It’s a typical reaction in workshops with Christian teachers – I usually get some blank stares and very few hands raised when I ask the question, “How many of you have had any training in student faith development stages?” Most or all hands go up when I ask similar questions about study of Piaget, Erikson, or Kohlberg in their college courses. From these kind of anecdotal experiences, one could conclude that teachers in Christian schools have been well versed in Piaget’s cognitive development theories, Erikson’s psycho-social development stages, and Kohlberg’s moral reasoning thoughts in their college courses, but know very little about research relating to children’s spiritual development. It simply has not usually been part of their training.
Yet, if we see our mission in Christian schools and churches to equip students to transform the world for Christ, shouldn’t we at least have a basic understanding of how religious beliefs develop in adolescents, how children perceive God at various ages, what practices are most effective in working with children, how parental images impact children’s thinking, and even what types of differentiation may be needed to challenge children at different stages? What is our understanding of how children’s faith has been perceived and developed throughout history by church leaders and what recurrent themes and practices may be seen and built on to instruct our experience? (Marcia Bunge’s book, The Child in Christian Thought is an excellent resource here.) What can we learn from contemporary leaders such as Kenda Creasy Dean, Chap Clark, Catherine Stonehouse, Craig Dykstra, and others as to how to best engage adolescents and encourage their faith?
We live in a time when our understanding of child/youth development is still emerging and changing. When we see the seriousness and trust of youthful faith expressed by our children in our Children in Worship settings at church or in worship experiences at Christian schools, we gain respect for the level of faith and engagement with the Spirit that our kids demonstrate. Our level of respect for kid’s capabilities continues to grow when we see them mastering areas such as language acquisition or technological proficiency at very early ages. I hope we are moving toward seeing children as real people, rather than in ways that underestimate or diminish who God has created them to be.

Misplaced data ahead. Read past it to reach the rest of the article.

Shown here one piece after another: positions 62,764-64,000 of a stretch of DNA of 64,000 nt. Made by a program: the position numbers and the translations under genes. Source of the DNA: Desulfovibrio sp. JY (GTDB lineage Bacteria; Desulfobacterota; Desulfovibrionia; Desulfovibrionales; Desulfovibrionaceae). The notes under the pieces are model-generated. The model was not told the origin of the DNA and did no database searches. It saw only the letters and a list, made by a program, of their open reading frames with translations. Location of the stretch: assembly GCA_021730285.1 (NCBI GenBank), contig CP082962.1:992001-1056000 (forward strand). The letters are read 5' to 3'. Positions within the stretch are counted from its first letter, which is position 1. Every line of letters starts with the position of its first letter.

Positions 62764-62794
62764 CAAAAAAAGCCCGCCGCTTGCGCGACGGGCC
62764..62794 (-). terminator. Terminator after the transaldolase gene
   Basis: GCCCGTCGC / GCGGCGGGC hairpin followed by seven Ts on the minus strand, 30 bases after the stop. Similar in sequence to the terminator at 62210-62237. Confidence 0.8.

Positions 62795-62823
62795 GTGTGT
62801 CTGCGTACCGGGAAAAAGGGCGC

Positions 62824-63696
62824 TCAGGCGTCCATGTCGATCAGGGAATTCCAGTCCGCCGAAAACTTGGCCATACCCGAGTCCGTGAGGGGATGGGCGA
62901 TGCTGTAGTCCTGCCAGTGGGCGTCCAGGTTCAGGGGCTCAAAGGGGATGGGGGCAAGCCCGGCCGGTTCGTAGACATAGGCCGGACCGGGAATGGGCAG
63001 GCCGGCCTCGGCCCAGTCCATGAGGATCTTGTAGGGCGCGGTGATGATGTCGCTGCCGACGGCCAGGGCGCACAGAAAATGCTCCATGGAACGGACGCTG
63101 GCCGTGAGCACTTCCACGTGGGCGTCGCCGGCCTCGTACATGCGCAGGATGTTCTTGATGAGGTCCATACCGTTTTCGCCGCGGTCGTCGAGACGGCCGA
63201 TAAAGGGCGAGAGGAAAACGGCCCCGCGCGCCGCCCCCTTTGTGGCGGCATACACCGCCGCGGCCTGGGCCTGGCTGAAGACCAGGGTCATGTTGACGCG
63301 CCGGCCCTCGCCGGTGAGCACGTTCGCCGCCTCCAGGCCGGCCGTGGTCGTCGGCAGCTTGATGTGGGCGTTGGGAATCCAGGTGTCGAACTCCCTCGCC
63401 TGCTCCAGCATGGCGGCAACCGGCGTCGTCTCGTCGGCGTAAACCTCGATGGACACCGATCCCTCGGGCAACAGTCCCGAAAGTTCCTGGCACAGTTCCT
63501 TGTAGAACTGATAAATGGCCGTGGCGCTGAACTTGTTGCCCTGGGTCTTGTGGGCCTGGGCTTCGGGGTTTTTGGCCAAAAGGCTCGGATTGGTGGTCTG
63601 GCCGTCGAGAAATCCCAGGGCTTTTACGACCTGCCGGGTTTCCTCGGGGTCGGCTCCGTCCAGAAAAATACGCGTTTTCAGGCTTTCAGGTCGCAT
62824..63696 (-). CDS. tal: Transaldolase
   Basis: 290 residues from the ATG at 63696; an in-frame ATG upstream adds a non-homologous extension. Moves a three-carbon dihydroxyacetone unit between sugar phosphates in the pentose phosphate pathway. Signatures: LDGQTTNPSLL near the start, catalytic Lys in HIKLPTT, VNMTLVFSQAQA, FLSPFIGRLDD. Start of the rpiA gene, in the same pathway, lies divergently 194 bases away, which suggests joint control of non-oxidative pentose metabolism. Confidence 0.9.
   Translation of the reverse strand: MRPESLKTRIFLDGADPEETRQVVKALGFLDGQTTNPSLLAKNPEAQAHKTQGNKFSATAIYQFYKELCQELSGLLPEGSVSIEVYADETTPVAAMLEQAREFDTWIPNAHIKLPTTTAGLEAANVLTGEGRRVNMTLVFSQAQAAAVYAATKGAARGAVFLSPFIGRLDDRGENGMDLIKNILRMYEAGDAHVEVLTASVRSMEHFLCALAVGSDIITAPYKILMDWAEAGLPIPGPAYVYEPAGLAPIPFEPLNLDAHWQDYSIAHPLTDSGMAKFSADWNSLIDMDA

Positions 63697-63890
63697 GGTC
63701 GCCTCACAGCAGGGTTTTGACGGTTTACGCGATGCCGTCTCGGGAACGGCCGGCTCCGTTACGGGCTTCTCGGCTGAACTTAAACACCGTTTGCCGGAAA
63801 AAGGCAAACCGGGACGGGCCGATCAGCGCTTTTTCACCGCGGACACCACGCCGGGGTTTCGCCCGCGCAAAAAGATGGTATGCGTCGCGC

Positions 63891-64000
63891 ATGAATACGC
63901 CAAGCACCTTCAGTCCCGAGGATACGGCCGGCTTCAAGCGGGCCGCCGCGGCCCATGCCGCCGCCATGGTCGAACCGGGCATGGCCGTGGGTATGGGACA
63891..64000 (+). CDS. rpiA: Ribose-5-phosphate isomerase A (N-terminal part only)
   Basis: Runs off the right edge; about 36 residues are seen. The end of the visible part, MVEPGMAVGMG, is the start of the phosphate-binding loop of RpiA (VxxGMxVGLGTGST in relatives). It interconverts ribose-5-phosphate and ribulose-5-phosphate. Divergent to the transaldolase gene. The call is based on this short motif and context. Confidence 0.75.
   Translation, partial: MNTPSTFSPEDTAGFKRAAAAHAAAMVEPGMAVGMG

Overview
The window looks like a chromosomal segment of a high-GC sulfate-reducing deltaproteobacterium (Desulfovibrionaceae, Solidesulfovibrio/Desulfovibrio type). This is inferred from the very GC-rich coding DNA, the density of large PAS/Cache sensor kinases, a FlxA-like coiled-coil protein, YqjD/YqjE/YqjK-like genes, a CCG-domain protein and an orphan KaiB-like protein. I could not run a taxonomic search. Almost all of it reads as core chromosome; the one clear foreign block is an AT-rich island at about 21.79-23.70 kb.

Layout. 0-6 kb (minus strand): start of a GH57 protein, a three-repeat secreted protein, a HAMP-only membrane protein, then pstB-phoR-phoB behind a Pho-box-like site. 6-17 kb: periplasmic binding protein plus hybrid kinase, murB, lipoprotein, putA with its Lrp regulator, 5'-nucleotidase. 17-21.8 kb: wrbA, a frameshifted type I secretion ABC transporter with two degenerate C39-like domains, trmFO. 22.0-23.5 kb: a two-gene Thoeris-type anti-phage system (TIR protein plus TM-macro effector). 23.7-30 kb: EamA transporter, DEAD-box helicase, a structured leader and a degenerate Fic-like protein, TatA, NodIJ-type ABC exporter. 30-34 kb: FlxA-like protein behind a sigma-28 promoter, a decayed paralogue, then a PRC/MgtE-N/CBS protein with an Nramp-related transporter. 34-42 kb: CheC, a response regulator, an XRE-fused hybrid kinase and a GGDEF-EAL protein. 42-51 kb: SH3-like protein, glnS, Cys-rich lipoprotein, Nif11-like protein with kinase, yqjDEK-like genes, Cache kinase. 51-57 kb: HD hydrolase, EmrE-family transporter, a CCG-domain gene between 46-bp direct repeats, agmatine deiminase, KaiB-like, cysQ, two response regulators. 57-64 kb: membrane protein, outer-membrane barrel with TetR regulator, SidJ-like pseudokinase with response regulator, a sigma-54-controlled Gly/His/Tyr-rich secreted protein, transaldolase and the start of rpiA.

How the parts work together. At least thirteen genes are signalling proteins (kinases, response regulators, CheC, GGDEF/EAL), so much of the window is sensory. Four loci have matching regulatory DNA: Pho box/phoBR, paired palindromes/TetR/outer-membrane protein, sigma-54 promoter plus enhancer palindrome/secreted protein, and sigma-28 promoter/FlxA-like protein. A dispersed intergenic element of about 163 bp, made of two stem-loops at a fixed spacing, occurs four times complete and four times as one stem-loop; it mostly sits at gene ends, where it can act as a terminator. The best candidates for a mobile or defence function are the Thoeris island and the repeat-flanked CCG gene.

While some would argue we live in a culture that is too child centered, our lack of understanding and desire for study of children in this critical aspect of better understanding faith development may ultimately diminish our effectiveness in nurturing their faith and meeting our missions. We need to demonstrate positive attitudes toward children that will serve to counteract a society that views children as consumers to be manipulated, economic burdens to be endured, or as aliens we must fear in the teen years. If we are taking seriously our responsibility to train teachers in the best discipline knowledge and professional pedagogical practices, then let us also give our teachers working in Christian education the kind of training they need in our colleges and seminaries around how students develop spiritually. In the end it is what matters most.
*(For an explanation and definition of Faith Enhancing Practices see my post of February 3, 2007 entitled “What’s the difference between teachers?”) If you are interested in seeing all 12 Faith Enhancing Practices modules at once, you can go to the Member Community Center and access them there.